From I Love Lucy to Blackish, sitcoms have often paved the way for social change.
Television comedy has long been on the frontline in how America evolves on social issues. There is something about comedy that makes difficult issues more palatable—with humor an effective device for presenting ideas that lead to social change. From I Love Lucy, which introduced the first television pregnancy, to Will & Grace normalizing gay characters, the situation comedy has challenged the public to revisit social mores and reshape how we think about the world in which we live.
In Sitcommentary: Television Comedies that Changed America, Mark A. Robinson looks at more than three dozen programs that have tackled social issues, from the 1940s to the present. The author examines shows that frequently addressed hot button topics throughout their runs—such as All in the Family, Maude, and Blackish—as well as programs with special episodes that grappled with a societal concern like ageism, class, gender, race, or sexual orientation. Among the important sitcoms discussed in this volume are such beloved shows as The Brady Bunch, A Different World, The Facts of Life, The Golden Girls, Good Times, The Jeffersons, The Mary Tyler Moore Show, M*A*S*H, Modern Family, Murphy Brown, One Day at a Time, Roseanne, and Soap. Each has broken down barriers and facilitated discussion, debate, and social evolution in America.
Arranged in chronological order, these TV shows have influenced the masses, by tackling tough topics or by shining a spotlight on taboo subjects. With discussions of some of the most popular shows of all time, Sitcommentary will appeal to fans of these shows as well as anyone interested in the cultural history of America and American television.
Written with high school students in mind, The World of Musicals: An Encyclopedia of Stage, Screen, and Song encompasses not only Broadway and film musicals, but also made-for-television musicals, a genre that has been largely ignored. The two volumes cover significant musicals in easily accessible entries that offer both useful information and fun facts. Each entry lists the work's writers, composers, directors, choreographers, and cast, and includes a song list, a synopsis, and descriptions of the original production and important revivals or remakes. Biographical entries share the stories of some of the brightest and most celebrated talents in the business.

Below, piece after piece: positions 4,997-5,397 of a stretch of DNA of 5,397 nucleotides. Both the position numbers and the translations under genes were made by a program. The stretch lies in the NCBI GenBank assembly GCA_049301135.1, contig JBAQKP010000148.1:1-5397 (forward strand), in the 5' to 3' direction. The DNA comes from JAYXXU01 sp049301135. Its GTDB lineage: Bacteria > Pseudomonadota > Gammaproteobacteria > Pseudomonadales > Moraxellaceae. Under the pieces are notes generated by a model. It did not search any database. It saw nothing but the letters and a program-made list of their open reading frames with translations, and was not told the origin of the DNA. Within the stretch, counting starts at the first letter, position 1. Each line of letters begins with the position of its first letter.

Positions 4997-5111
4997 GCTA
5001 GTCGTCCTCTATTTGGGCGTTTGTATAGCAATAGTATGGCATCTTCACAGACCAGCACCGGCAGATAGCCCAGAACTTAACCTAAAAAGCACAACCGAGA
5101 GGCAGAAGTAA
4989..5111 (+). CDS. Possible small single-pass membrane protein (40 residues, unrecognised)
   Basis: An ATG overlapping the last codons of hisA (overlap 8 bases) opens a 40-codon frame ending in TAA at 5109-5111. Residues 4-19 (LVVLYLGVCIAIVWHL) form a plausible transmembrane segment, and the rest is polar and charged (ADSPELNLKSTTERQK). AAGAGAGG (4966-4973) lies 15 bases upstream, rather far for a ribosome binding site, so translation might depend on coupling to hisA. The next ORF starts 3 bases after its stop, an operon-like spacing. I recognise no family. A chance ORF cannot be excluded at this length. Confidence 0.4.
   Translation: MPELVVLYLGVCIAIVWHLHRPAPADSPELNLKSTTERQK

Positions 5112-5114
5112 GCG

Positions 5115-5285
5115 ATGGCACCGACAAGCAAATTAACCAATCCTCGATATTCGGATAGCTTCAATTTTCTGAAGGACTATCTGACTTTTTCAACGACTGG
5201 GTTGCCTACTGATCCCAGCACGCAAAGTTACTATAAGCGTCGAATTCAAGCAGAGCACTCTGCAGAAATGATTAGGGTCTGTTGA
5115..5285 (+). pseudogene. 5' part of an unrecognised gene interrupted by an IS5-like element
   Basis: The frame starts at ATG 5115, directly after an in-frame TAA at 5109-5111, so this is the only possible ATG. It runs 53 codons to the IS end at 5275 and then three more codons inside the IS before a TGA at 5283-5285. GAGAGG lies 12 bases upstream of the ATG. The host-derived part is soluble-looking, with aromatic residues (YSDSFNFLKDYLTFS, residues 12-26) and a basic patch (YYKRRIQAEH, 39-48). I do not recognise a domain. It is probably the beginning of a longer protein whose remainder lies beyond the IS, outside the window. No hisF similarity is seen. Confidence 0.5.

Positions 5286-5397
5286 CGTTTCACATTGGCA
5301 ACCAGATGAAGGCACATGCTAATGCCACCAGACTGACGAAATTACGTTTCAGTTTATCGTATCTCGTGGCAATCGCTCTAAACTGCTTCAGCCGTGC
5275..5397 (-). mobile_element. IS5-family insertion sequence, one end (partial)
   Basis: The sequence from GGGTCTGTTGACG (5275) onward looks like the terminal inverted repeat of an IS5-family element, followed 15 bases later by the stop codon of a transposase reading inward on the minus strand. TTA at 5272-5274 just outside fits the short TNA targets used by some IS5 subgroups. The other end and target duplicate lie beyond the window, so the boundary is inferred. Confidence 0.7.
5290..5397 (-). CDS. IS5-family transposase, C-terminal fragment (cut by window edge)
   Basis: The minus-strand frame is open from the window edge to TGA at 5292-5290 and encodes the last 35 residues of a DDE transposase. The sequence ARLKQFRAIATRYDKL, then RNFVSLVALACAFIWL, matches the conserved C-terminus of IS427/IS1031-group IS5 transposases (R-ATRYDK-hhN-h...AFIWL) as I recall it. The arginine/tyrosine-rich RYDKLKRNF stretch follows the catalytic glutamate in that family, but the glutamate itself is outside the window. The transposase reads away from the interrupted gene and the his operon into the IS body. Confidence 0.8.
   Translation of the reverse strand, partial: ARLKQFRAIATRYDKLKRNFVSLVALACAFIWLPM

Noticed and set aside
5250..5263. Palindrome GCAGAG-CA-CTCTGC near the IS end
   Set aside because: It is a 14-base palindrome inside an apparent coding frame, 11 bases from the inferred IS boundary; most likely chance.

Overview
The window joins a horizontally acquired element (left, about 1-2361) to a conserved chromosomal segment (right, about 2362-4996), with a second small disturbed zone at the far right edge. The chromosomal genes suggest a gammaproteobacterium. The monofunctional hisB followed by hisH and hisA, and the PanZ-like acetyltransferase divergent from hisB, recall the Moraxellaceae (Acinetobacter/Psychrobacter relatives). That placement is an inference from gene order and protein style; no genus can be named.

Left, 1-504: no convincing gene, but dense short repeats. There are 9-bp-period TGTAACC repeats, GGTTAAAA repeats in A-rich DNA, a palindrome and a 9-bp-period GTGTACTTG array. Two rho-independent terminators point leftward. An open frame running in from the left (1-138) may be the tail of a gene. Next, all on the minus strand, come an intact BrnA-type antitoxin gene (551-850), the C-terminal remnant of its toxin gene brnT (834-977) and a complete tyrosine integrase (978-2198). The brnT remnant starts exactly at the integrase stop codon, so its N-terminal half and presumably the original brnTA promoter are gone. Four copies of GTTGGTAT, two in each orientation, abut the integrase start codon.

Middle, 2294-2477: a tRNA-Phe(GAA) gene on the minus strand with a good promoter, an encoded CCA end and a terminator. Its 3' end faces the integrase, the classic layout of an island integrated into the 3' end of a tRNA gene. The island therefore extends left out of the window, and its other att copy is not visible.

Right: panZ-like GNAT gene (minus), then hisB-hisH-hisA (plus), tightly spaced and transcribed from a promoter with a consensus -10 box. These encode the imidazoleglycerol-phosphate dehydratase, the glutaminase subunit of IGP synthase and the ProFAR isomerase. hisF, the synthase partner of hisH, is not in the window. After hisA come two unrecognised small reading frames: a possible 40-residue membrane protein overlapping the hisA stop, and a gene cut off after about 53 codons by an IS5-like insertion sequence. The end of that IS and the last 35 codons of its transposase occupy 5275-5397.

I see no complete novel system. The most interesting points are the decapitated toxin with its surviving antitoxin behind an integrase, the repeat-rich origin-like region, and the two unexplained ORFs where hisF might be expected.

The encyclopedia will undoubtedly ignite and feed student interest in musical theatre. At the same time, it will prove a wonderful resource for teachers or community theatre directors charged with selecting and producing shows. In fact, anyone interested in theatre, film, television, or music will be fascinated by the work's tantalizing bits of historical and theatre trivia.
The first book on this topic, featuring 1,000 detailed entries, this encylopedia examines the phenomenon of television theme songs. Organized alphabetically by TV series from The A-Team to Zorro, the individual themes are designated by title, composer, lyricist and performer, with an analysis of how the theme captured the show's spirit. Each entry also includes the series' cast credits, its network, the years of its original run, and an in-depth program description. Fascinating facts and anecdotes about each theme song are included, along with an assessment of its popularity, and (whenever appropriate) a list of industry awards that the song has won. Devotees of the captivating and oftimes unforgettable themes for such series as The Brady Bunch, Gilligan's Island, The Mary Tyler Moore Show, Rawhide and Scooby-Doo have a genuine treat in store.
Songs written for Disney productions over the decades have become a potent part of American popular culture. Since most Americans first discovered these songs in their youth, they hold a special place in one's consciousness. The Disney Song Encyclopedia describes and discusses hundreds of famous and not-so-famous songs from Disney films, television, Broadway, and theme parks from the 1930s to the present day.
Over 900 songs are given individual entries and presented in alphabetical order. The songwriters and original singers are identified, as well as the source of the song and other venues in which it might have been used over the years. Notable recordings of the song are also listed. But most important, the song is described and what makes it memorable is discussed. This is not a reference list but a true encyclopedia of Disney songs. The book also contains a preface describing the criteria for selecting the songs, a glossary of song terms, a list of all the Disney songs and their sources, a songwriter's directory in which every song by each composer/lyricist is listed, a bibliography, a guide to recordings and DVDs of Disney productions, and an index of people and titles.